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3 Ways to Get Good Sunset Exposures

Who doesn’t love to take pictures of sunrises and sunsets? The tricky part is getting the right exposure: The extremes of the dark ground, the bright sun, and the variations in clouds can confound your camera’s automatic metering system. A camera with exposure lock or manual aperture/ shutter control is invaluable. Here’s how to use them:

3 Ways to Get Good Sunset Exposures

3 Ways to Get Good Sunset Exposures

1. Expose for the sky. To record vibrant colors in the clouds and sky, meter only on the sky: Exclude the ground by pointing the camera up, lock in the exposure (or set it manually), then compose your image, and shoot. The clouds will wind up with rich medium tones in the picture, a good choice. Sometimes a sky 1 stop brighter than medium tone is a better choice, achieved by adjusting the exposure manually or by setting the exposure compensation dial to +1.

2. Shut out the sun! If the sun is in the picture, set the exposure just as above, but absolutely keep the sun out of the frame when metering. If you meter with the sun in the frame, that supremely bright bad boy is going to fool your meter into saying “darker, please, darker,” and your photo will be underexposed. This is where a spot- or limited-area meter comes in handy — aim it at a light-to-medium tone in the sky and proceed as above. For the sunrise at Glacier National Park’s Lake McDonald, above, I spotmetered the yellow clouds just above the mountains and added 1 stop of exposure.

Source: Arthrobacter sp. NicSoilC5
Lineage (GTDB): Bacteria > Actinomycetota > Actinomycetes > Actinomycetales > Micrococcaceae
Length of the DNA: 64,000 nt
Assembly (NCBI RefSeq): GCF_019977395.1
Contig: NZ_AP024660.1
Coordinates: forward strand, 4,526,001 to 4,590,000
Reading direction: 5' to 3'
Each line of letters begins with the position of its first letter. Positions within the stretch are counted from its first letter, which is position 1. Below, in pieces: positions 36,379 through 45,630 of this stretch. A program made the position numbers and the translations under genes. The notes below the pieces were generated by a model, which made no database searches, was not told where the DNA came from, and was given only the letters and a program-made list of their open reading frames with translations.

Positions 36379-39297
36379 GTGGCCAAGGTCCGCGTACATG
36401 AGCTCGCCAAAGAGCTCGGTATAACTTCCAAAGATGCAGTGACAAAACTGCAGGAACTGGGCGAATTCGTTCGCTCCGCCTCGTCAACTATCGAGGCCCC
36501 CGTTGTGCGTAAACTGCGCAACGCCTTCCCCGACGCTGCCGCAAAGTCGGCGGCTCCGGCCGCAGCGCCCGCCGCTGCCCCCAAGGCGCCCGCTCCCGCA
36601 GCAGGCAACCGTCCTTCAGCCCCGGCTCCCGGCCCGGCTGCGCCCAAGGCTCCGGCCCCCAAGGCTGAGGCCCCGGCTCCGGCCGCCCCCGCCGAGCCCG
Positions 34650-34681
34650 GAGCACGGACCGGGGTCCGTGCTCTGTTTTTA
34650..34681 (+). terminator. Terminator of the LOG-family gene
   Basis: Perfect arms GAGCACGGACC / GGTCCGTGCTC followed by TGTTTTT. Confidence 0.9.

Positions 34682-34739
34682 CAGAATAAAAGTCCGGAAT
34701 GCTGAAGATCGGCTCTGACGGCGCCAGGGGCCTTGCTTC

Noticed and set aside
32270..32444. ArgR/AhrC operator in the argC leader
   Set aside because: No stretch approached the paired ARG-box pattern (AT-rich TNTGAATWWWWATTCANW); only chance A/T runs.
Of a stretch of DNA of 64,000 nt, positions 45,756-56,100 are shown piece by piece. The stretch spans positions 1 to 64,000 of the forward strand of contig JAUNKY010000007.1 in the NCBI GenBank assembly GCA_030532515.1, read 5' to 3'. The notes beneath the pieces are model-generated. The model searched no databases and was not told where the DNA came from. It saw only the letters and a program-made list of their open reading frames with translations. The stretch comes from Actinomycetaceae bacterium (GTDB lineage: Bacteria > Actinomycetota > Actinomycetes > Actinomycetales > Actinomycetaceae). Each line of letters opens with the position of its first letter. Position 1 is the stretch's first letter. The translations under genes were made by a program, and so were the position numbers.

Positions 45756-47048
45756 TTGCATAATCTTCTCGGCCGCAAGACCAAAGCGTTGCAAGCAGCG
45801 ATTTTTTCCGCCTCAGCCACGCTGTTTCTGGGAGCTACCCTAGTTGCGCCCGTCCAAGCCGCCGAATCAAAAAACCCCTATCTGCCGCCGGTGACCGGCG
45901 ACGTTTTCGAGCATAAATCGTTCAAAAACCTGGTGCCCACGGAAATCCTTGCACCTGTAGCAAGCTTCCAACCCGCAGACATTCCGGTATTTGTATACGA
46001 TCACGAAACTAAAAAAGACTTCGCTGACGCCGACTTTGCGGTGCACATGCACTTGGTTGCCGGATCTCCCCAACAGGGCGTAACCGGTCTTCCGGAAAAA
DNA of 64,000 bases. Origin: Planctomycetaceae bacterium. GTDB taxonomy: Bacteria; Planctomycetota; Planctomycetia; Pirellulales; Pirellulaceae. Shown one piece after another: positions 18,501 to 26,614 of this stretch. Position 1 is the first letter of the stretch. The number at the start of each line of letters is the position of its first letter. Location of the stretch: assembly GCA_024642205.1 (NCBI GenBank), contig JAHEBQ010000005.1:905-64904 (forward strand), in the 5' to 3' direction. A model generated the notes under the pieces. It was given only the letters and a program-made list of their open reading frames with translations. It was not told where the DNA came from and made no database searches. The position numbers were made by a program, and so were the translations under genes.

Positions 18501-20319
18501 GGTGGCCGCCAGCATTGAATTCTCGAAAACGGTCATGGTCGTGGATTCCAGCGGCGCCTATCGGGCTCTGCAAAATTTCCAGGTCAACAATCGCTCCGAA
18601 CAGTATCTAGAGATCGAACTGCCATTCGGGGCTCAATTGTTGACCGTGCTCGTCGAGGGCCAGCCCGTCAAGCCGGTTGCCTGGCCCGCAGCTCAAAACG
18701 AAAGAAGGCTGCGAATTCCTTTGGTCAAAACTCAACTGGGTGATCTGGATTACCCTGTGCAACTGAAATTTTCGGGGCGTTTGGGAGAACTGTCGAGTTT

3. Bracket, bracket, bracket! Bracketing means taking several otherwise identical shots at differing exposures. For sunrises/sunsets, bracket at least 1 stop on either side of your chosen exposure. One of them is bound to be good, and you can often get several different good images.

Picture Doctor: 3 Ways to Get Good Sunset Exposures

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